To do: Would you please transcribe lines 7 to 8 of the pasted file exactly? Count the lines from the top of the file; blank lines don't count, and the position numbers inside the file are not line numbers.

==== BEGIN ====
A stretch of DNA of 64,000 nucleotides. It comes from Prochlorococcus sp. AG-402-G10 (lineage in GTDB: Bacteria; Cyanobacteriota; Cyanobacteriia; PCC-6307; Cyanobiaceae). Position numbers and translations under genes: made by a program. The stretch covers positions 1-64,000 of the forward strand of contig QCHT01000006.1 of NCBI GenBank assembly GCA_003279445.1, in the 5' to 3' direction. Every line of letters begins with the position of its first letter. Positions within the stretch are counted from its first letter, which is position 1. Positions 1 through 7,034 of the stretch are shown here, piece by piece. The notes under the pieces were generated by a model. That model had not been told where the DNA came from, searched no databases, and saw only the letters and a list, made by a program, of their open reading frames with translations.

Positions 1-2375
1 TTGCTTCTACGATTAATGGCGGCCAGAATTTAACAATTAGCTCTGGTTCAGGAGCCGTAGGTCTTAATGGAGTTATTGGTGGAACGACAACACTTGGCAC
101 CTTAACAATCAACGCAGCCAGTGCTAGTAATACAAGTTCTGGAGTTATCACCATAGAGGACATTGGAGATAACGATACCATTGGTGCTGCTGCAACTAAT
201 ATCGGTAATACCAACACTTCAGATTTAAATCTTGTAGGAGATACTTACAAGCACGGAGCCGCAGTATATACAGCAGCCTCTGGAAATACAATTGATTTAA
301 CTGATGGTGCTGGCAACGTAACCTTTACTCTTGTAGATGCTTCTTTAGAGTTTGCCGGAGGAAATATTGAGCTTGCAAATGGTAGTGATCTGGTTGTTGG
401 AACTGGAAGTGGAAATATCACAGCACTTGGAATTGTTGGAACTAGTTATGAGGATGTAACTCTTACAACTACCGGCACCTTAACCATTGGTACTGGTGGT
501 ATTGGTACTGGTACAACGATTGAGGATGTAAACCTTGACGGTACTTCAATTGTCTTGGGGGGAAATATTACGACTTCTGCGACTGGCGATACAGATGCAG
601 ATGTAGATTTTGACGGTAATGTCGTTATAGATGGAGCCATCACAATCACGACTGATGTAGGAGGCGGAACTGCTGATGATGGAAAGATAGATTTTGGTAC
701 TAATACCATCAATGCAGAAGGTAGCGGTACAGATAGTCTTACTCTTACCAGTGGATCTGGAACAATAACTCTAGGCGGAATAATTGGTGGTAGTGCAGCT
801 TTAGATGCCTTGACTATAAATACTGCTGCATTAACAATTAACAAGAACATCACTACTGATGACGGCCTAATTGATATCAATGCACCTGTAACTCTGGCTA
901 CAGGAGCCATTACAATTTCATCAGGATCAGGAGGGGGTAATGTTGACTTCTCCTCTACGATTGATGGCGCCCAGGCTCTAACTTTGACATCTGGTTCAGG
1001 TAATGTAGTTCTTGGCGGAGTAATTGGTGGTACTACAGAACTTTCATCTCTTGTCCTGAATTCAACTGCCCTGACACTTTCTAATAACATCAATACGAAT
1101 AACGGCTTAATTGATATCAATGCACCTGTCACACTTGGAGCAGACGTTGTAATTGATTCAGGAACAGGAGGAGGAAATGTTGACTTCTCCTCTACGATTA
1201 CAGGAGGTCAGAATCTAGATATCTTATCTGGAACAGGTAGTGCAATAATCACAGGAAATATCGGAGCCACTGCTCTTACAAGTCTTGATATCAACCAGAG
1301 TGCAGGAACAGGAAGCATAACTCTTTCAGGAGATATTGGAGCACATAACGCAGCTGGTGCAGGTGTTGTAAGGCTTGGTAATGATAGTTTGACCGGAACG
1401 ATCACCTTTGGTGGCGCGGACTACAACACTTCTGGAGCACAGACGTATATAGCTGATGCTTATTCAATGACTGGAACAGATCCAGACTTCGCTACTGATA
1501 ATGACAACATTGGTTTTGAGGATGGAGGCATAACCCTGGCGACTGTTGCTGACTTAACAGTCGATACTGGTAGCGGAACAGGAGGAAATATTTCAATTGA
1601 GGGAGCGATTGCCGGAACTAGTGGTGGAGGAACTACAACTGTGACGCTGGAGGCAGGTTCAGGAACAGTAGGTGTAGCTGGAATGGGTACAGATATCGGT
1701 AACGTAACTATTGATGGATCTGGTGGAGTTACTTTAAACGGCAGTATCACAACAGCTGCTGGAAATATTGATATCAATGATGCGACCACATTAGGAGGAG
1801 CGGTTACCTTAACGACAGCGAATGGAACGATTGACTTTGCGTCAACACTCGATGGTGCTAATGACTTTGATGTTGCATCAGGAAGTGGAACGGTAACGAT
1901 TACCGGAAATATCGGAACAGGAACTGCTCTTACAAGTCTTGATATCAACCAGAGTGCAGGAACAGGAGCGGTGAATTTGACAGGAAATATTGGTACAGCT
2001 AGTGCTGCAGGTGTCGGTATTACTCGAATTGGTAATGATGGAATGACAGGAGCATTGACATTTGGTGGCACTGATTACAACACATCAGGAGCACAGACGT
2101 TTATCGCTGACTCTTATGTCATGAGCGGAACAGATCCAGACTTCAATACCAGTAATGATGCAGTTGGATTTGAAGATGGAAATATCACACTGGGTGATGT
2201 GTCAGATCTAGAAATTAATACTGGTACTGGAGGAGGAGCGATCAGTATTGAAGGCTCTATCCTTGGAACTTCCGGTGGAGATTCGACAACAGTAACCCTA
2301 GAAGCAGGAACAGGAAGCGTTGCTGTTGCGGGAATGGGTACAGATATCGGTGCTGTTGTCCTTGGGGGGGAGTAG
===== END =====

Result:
401 AACTGGAAGTGGAAATATCACAGCACTTGGAATTGTTGGAACTAGTTATGAGGATGTAACTCTTACAACTACCGGCACCTTAACCATTGGTACTGGTGGT
501 ATTGGTACTGGTACAACGATTGAGGATGTAAACCTTGACGGTACTTCAATTGTCTTGGGGGGAAATATTACGACTTCTGCGACTGGCGATACAGATGCAG